There is no doubt that we Black folks don’t get much shine in mainstream society.  Sadly, we are rarely named to leadership positions, despite the fact that we are often qualified or over-qualified.  It unfair and it sucks.

It is understandable that we crave the power and recognition that comes with being the boss.  Who wouldn’t?

BUT, we must stop being assholes when we get into a position of “power” within our own Black organizations.  I’m serious.  I have seen 70-year-old, great grandmothers become as evil as a mob boss when they become the head of the usher board at church.  Some of the stories my aunts have told me about what has gone down in the choir room would make even Black Jesus blush.


I’m now in a couple of social clubs to which I pay substantial annual membership dues.  Notwithstanding this significant investment, I have sometimes received terse emails from the organizational “leadership” that I frankly wouldn’t accept from clients who pay me.

What is striking is that I know that these women know better because we are all professionals.  I also know that none of us would talk to others at work this way (or we wouldn’t remain gainfully employed for long if we did).  So why — when we are among our sisters and brothers working to do good – do we act the worse?


Now I understand that family will fight, but family shouldn’t abuse.  Don’t use your power just because you have it.  Remember, a few very important guidelines:

  • At the end of the day, it’s just a club—a club. No one is getting paid. Everybody is a volunteer (or, in many instances, they are even paying to participate).
  • There is no tenure. Your term is temporary.  Don’t create enemies
  • Leaders make people want to follow them. They can’t just make people follow them.
  • Your Napoleanic complex makes you look a bit pitiful—like the organization is more important in your life than it should be
  • Truly powerful people don’t trip over minutiae because they are comfortable in their skin and don’t need to prove anything. I have spent time with a president of a Fortune 20 company, Governors, Judges, Ambassadors, Senators, millionaires, and . . . . leaders of Black social clubs and organizations.  Hands down—who has given the most attitude and expected the most deferential treatment?  Can you guess?  I’m just sayin’ . . .

Our organizations should not be the places where we feel the most victimized.  Let’s allow love and friendship to lead and check our egos at the door.

8 Responses

  1. Thanks for the blog….another thought provoking message…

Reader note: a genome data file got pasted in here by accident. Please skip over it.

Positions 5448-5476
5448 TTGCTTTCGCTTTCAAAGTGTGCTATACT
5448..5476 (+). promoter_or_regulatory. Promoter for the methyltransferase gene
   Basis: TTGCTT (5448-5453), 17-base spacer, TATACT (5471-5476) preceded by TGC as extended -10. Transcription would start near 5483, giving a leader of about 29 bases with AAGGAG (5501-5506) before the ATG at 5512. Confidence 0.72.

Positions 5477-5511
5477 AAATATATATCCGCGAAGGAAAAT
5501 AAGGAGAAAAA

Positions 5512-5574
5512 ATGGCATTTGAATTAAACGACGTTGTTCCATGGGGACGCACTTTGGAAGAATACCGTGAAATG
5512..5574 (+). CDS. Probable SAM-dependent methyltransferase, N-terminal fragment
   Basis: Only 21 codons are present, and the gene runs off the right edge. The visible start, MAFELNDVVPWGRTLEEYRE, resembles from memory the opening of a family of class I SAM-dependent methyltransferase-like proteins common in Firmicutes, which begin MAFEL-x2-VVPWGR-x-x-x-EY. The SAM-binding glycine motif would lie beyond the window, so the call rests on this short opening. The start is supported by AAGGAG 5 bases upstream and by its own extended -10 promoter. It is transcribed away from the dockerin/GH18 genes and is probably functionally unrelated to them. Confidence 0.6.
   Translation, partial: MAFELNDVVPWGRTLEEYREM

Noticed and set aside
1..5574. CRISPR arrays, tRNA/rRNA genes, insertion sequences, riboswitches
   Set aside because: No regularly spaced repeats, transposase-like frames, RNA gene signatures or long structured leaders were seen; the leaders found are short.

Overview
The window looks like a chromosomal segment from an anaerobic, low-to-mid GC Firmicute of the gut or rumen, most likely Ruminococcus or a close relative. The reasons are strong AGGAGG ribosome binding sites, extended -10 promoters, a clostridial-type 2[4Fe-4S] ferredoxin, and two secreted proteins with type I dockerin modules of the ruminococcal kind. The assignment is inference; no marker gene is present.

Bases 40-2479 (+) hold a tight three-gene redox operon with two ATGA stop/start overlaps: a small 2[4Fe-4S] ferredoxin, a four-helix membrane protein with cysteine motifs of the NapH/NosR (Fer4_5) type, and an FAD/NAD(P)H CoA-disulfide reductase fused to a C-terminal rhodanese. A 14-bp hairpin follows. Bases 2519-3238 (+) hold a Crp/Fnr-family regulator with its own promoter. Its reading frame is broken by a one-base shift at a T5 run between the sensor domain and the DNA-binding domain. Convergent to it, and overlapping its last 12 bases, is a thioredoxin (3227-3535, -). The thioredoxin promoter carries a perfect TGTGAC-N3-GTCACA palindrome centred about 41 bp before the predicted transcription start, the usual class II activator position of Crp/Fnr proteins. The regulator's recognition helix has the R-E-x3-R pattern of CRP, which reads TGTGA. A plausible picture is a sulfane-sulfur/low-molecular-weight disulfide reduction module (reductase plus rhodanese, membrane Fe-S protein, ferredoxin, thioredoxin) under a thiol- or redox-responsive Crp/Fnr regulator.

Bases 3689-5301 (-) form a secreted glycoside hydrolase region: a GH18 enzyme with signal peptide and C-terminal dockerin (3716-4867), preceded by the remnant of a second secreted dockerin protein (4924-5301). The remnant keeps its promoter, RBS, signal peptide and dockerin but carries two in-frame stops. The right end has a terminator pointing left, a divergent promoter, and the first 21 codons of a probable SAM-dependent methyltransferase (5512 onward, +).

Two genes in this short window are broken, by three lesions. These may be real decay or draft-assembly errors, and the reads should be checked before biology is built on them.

I will check my relationships to make sure I’m not a blacktaitor and more sensitive to those that mean a lot to me.

  2. I have said this so many times its ridiculous. I was just talking about this the other day with someone. This is why I try to be selective in my time, because I could not believe the behavior of my club members! I took a step back and wondered for WHAT was I paying? You could not have expressed this better, and I swear we had to be sisters in a previous life? Had to be.

    On another note, I just signed up for your blog, I am so pleased and proud that I did. You are even MORE phenomenal than I thought. You say the things that others thing but too afraid to say out of fear of being rejected. Keep it up my sister.

  3. Let me be clear, I love our organizations. They are necessary. The majority of the people are incredibly loving and participate for the right purpose. But there are those who take the focus way from the organization & the membership and place it on to themselves.

  4. This was good and needed to be said. I was completely taken aback by some of the behavior I witnessed in an organization I am part of. Never one to be quiet long, I ran for a leadership role and was elected. Things did get better but there is still the occasional person who wants to take it “there”. Thanks for putting it in to words.

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About Randi B.

Randi is a diversity and inclusion strategist, speaker, trainer and writer, focusing on making connections and cultivating empathy in this diverse world one trip, speech, article, book and conversation at a time.

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